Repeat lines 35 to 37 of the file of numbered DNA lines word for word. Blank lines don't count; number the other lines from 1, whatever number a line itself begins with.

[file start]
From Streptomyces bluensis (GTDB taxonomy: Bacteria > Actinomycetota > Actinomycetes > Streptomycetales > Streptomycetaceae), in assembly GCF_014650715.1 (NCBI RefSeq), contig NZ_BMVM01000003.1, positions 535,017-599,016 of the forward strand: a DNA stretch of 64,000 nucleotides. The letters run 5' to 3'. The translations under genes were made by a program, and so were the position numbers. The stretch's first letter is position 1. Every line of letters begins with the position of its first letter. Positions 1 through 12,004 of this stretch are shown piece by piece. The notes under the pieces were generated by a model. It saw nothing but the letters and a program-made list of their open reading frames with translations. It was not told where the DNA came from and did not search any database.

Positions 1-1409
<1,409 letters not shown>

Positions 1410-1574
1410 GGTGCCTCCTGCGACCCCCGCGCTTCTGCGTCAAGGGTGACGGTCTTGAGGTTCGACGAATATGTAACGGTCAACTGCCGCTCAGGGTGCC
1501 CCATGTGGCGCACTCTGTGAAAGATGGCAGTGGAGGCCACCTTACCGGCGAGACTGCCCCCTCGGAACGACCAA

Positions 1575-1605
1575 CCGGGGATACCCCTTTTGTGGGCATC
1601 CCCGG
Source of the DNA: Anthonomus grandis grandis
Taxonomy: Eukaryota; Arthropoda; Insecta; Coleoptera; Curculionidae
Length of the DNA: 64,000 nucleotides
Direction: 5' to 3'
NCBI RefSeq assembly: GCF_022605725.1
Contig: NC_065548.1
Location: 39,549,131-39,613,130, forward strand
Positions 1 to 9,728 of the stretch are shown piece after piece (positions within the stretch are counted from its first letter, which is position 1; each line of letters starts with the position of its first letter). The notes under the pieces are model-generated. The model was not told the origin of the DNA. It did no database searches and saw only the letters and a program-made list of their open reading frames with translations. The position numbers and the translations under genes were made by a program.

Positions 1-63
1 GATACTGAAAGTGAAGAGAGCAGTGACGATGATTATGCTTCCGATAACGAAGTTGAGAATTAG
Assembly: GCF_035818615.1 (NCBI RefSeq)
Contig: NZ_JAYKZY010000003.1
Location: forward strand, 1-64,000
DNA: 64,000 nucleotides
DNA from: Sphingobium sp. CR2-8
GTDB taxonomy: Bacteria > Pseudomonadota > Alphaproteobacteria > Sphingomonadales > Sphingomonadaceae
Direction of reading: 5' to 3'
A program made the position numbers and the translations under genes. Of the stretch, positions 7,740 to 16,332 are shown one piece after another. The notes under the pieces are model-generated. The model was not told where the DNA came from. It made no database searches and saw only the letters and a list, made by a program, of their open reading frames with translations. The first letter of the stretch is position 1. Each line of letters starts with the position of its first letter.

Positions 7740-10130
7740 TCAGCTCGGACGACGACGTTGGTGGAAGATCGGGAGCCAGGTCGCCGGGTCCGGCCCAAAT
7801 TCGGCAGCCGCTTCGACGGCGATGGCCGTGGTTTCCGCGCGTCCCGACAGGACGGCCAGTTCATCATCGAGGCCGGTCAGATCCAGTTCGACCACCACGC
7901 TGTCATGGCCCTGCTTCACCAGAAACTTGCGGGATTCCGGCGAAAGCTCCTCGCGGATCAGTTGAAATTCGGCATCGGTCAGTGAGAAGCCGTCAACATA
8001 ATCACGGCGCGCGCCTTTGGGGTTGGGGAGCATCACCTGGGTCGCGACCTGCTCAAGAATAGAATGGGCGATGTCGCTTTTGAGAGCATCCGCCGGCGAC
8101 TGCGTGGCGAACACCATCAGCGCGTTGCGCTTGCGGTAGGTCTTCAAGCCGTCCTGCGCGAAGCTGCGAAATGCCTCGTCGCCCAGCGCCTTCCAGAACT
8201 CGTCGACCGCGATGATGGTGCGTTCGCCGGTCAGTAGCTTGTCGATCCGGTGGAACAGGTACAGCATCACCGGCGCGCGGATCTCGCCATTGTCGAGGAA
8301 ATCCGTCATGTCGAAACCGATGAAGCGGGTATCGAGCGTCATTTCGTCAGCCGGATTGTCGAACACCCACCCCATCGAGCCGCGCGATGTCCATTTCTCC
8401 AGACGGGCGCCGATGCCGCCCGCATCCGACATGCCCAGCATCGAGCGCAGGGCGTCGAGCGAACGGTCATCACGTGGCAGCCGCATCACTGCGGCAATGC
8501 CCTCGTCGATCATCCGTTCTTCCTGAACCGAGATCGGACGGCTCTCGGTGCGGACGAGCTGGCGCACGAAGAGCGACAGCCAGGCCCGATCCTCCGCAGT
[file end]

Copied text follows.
8301 ATCCGTCATGTCGAAACCGATGAAGCGGGTATCGAGCGTCATTTCGTCAGCCGGATTGTCGAACACCCACCCCATCGAGCCGCGCGATGTCCATTTCTCC
8401 AGACGGGCGCCGATGCCGCCCGCATCCGACATGCCCAGCATCGAGCGCAGGGCGTCGAGCGAACGGTCATCACGTGGCAGCCGCATCACTGCGGCAATGC
8501 CCTCGTCGATCATCCGTTCTTCCTGAACCGAGATCGGACGGCTCTCGGTGCGGACGAGCTGGCGCACGAAGAGCGACAGCCAGGCCCGATCCTCCGCAGT